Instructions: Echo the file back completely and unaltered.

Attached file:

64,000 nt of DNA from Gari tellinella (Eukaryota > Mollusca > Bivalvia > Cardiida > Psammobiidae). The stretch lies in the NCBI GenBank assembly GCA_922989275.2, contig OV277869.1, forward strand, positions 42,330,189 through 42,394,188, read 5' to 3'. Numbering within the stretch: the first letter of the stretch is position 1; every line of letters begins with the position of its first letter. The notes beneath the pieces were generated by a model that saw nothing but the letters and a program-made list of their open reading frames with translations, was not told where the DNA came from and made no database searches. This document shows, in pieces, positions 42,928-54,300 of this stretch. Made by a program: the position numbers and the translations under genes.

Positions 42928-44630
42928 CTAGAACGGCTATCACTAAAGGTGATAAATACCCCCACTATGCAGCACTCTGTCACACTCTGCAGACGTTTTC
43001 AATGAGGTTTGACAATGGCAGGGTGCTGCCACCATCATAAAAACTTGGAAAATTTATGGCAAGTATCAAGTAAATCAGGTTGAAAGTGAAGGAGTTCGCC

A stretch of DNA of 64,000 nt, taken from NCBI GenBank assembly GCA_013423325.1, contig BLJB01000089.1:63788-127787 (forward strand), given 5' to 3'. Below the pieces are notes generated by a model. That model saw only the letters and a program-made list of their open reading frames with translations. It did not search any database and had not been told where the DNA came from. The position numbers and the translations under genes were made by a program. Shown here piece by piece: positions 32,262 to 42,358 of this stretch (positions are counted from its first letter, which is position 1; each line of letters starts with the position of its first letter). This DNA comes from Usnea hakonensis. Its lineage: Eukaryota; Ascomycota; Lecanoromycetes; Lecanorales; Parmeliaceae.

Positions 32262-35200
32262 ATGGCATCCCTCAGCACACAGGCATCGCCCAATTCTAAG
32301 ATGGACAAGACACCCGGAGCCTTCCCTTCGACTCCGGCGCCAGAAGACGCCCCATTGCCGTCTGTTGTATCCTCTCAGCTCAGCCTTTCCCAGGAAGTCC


64,000 nt of DNA from Gari tellinella (Eukaryota > Mollusca > Bivalvia > Cardiida > Psammobiidae). The stretch lies in the NCBI GenBank assembly GCA_922989275.2, contig OV277869.1, forward strand, positions 42,330,189 through 42,394,188, read 5' to 3'. Numbering within the stretch: the first letter of the stretch is position 1; every line of letters begins with the position of its first letter. The notes beneath the pieces were generated by a model that saw nothing but the letters and a program-made list of their open reading frames with translations, was not told where the DNA came from and made no database searches. This document shows, in pieces, positions 42,928-54,300 of this stretch. Made by a program: the position numbers and the translations under genes.

Positions 42928-44630
42928 CTAGAACGGCTATCACTAAAGGTGATAAATACCCCCACTATGCAGCACTCTGTCACACTCTGCAGACGTTTTC
43001 AATGAGGTTTGACAATGGCAGGGTGCTGCCACCATCATAAAAACTTGGAAAATTTATGGCAAGTATCAAGTAAATCAGGTTGAAAGTGAAGGAGTTCGCC

A stretch of DNA of 64,000 nt, taken from NCBI GenBank assembly GCA_013423325.1, contig BLJB01000089.1:63788-127787 (forward strand), given 5' to 3'. Below the pieces are notes generated by a model. That model saw only the letters and a program-made list of their open reading frames with translations. It did not search any database and had not been told where the DNA came from. The position numbers and the translations under genes were made by a program. Shown here piece by piece: positions 32,262 to 42,358 of this stretch (positions are counted from its first letter, which is position 1; each line of letters starts with the position of its first letter). This DNA comes from Usnea hakonensis. Its lineage: Eukaryota; Ascomycota; Lecanoromycetes; Lecanorales; Parmeliaceae.

Positions 32262-35200
32262 ATGGCATCCCTCAGCACACAGGCATCGCCCAATTCTAAG
32301 ATGGACAAGACACCCGGAGCCTTCCCTTCGACTCCGGCGCCAGAAGACGCCCCATTGCCGTCTGTTGTATCCTCTCAGCTCAGCCTTTCCCAGGAAGTCC